The unusual health of the French people is a widely recognized phenomenon. In particular, their low intake of sugar is touted as the source of their lean statures. Diet blogs have published numerous articles on “How to Eat like the French,” which suggest cutting sugar and leaving high-fat foods like butter and cheese in one’s diet. We know that the French eat significantly less sugar per-capita than other European nations and the United States, but how did a country so complicit in the sugar trade through the 17th and 18th centuries keep such an indifferent relationship with the substance? The answer may lie in the French cuisine itself, a collection of fatty and savory tastes that, while leveraging sugar occasionally (primarily in baking), doesn’t have any central role for sugar to take on. In England, for example, we can see sugar taking on a central role as English tastes favored heavily sweetened tea and sugar-rich desserts both at meals and as snacks (Sweetness and Power, 189). With a heavy reliance on sugar for even everyday dishes, we can see why England consumes as much sugar as it does: it’s simply part of the cuisine now. In the case of French cuisine history, sweetened teas never supplanted wine (or coffee, for that matter), and dessert is dominated by cheeses (Sweetness and Power, 189). With both of these niches filled, sugar had little room to enter French cuisine outside of baked goods which have little influence on the everyday life of the average French person. Compare this with English daily tea practices and we can already see a source for the disparity in consumption. For these reasons, sugar hasn’t played a dominant role in French cuisine until more recent times as processed foods enter the everyday eating habits of everyone, including the French.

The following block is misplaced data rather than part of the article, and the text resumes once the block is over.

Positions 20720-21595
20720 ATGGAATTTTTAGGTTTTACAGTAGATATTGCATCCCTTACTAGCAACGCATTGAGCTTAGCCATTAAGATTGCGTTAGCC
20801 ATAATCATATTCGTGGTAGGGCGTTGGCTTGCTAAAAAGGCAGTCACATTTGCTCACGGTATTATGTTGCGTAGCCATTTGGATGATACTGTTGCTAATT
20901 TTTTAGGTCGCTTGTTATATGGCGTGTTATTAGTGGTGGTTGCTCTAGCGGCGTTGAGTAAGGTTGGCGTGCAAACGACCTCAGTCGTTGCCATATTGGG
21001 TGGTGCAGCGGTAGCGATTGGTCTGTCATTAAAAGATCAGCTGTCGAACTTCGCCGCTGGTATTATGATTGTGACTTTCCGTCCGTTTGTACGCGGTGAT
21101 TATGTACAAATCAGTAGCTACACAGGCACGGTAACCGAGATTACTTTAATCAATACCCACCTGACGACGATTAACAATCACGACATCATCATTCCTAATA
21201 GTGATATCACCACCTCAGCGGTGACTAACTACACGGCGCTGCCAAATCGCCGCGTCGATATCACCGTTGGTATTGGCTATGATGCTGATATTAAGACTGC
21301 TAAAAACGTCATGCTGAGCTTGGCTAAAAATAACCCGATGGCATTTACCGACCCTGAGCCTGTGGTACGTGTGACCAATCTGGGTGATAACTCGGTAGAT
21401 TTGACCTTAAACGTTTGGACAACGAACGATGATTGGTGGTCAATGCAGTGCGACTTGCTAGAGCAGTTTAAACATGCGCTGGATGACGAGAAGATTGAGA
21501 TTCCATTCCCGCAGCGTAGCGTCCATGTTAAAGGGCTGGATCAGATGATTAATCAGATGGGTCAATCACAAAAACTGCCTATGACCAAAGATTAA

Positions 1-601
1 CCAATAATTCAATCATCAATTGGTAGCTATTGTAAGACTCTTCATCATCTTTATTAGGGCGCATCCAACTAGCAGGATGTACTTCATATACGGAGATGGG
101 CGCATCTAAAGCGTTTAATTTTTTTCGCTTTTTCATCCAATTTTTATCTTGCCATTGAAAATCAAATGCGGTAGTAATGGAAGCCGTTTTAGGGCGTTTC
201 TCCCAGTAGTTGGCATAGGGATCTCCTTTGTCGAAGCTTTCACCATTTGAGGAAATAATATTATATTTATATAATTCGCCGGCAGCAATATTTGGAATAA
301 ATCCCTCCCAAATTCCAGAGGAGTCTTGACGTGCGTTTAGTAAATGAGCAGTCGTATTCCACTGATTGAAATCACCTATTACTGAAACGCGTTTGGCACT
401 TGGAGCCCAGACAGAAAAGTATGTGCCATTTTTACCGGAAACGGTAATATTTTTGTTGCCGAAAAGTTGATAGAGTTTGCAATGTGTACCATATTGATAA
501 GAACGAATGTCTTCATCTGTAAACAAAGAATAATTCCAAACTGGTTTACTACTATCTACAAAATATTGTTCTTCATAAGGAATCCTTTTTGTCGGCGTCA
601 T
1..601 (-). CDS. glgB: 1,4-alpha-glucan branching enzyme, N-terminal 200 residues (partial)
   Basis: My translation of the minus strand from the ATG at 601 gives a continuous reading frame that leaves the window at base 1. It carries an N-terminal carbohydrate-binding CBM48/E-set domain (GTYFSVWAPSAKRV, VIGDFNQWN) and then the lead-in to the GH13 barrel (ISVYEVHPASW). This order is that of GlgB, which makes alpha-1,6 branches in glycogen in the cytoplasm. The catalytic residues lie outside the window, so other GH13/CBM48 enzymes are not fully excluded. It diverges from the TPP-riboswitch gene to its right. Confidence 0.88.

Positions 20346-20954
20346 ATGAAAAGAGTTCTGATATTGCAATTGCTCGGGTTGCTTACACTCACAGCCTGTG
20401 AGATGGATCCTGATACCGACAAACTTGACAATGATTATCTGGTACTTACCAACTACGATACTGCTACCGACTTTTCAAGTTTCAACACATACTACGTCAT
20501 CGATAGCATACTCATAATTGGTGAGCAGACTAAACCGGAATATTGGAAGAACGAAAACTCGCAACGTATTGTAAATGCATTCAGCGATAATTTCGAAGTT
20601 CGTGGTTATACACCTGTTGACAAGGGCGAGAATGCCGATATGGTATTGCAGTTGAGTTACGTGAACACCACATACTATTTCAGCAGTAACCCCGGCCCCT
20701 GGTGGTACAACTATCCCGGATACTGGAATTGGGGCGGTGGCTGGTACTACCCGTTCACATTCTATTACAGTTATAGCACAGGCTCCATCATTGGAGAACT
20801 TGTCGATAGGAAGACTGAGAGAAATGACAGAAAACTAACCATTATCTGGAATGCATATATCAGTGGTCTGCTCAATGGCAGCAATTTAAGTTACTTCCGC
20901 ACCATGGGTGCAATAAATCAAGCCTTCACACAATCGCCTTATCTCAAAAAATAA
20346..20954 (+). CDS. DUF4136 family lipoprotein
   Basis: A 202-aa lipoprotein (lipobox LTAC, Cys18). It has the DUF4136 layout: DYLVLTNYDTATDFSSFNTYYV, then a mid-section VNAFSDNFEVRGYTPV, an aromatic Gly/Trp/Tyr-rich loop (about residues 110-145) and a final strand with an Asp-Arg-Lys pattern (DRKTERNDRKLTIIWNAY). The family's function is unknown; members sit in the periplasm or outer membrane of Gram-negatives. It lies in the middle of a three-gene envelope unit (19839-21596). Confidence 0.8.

We’ve explored how France could avoid sugar despite owning sugar colonies, but what if you were a sugar colony? How could a place like Haiti maintain such a low reliance on sugar despite still farming and exporting sugarcane products? In some ways, fault may still lie with the French. Claimed by Spaniard Christopher Columbus in 1492, Haiti existed under sole Spanish influence until Saint-Domingue came under French control in 1625. With the treaty of Ryswick in 1697, these influences effectively split Haiti in half, setting up a century of heavy French influence until the Haitian Revolution that resulted in independence and the first Black Republic in 1804. With such a long period of influence from the French, it would naturally follow that Haitian cuisine would have strong similarities to French cuisine, but the low sugar-per-capita consumption remains an interesting quirk considering the history of sugar in the country. We know from reported statistics that Haitians consume almost a third less sugar than the French, despite whatever similarities might have been developed between their cuisines.